After the country’s deadliest earthquake in 32-years, Mexicans are picking up the pieces.
CGTN’s Dan Collyns reports from the town of Jojutla near the quake’s epicenter.
When the earthquake struck there was no time to run. The collapsing roof crushed to death Albina Rios, a domestic worker who was ironing on the second floor and Guadalupe Barrios’ nephew was lucky to escape with a broken leg.
“My eyes are tired of crying,” said Guadalupe Barrios. “They cry on their own even though I don’t want to. My parents sacrificed everything to give us this house and now we have nothing. We are on the street.”
She was at the market when the 7.1 quake shook this small town near the epicenter. This house is heavily damaged but the owner is convinced it can be rebuilt with the help of neighbors. The authorities may say, however, that nobody should live here.
Help is at hand and the statue of the Virgin of Guadalupe emerged unscathed. It’s a miracle, she says. Many of her neighbors are taking refuge here. Some nursing injuries. Others who have lived through a few earthquakes.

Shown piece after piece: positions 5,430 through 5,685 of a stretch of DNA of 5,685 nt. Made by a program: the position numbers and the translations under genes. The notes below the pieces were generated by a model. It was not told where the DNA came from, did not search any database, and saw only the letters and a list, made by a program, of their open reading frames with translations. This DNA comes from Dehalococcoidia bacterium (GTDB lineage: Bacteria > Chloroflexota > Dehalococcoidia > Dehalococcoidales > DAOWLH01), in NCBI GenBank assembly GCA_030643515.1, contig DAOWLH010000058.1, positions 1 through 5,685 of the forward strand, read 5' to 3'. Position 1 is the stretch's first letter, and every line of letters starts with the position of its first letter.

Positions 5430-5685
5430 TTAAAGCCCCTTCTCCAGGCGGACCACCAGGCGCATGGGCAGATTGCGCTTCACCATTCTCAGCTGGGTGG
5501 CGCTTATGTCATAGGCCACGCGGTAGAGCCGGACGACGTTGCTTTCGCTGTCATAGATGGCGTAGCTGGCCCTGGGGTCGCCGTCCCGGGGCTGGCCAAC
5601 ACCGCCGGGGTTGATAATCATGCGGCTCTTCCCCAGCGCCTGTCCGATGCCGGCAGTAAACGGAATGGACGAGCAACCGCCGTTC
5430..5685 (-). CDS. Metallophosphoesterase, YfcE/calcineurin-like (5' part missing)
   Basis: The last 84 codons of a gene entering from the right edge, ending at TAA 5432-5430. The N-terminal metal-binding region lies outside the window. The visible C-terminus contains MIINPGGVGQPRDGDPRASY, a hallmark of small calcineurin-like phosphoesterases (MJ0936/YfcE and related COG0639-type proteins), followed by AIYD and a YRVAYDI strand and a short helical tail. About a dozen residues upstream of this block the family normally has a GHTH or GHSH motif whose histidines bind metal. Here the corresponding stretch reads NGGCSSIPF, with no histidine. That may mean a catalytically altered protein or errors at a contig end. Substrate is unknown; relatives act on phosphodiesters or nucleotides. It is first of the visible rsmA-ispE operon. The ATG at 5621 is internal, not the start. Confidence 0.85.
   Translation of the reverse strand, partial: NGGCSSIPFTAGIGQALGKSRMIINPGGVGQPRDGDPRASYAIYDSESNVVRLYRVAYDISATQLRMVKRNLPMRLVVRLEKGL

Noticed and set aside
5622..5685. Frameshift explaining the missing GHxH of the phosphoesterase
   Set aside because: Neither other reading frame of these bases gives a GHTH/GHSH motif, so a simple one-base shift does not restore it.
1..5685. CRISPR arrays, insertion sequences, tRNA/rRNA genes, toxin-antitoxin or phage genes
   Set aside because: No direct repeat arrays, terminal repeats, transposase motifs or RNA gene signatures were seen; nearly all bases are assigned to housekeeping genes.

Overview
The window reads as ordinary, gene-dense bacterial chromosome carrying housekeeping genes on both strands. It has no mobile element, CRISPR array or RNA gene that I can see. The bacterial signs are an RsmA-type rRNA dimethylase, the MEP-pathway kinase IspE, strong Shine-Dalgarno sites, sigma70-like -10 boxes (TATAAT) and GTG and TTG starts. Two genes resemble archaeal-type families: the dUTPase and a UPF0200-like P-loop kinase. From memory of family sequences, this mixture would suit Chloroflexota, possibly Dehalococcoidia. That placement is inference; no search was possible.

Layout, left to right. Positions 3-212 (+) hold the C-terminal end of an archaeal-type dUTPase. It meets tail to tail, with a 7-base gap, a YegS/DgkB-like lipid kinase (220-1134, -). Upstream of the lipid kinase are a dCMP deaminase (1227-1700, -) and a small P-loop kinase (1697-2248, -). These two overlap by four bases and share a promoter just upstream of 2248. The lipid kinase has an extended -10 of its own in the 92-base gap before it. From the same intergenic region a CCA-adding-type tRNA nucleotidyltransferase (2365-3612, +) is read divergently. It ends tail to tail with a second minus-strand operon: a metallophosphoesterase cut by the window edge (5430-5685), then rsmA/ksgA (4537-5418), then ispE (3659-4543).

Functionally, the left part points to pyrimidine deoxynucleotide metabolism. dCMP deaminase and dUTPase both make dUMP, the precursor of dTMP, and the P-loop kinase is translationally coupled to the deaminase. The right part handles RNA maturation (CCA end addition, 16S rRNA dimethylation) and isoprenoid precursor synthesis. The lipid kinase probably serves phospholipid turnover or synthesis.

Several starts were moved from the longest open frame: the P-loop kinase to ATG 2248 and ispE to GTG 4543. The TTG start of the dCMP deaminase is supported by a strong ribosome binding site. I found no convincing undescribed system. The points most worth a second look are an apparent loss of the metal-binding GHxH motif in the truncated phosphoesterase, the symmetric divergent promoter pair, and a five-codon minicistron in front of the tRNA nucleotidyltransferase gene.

“I don’t remember ever being in an earthquake this strong,” said Maria Felix Dominguez. “There was one in 1985 but it wasn’t as bad as this.”
The army is providing shelter for 400 people and hot food for up to 500 a day, Colonel Ruben Ortiz said. Meanwhile, donations continue to pour in from all over Mexico. And even Mexicans living abroad have come to help, like U.S.-based aerospace engineer, Enrique Ramirez.
“It’s amazing how people have come together to create this massive aid effort,” said volunteer Enrique Ramirez. “All the kids now have something to eat. We are just a little piece of the puzzle. I don’t have words to describe how wonderful it is to see people coming together like this.”
Familiar with earthquakes, Mexicans know the drill but after two quakes in one month, they are being pushed to the limit and showing their true spirit.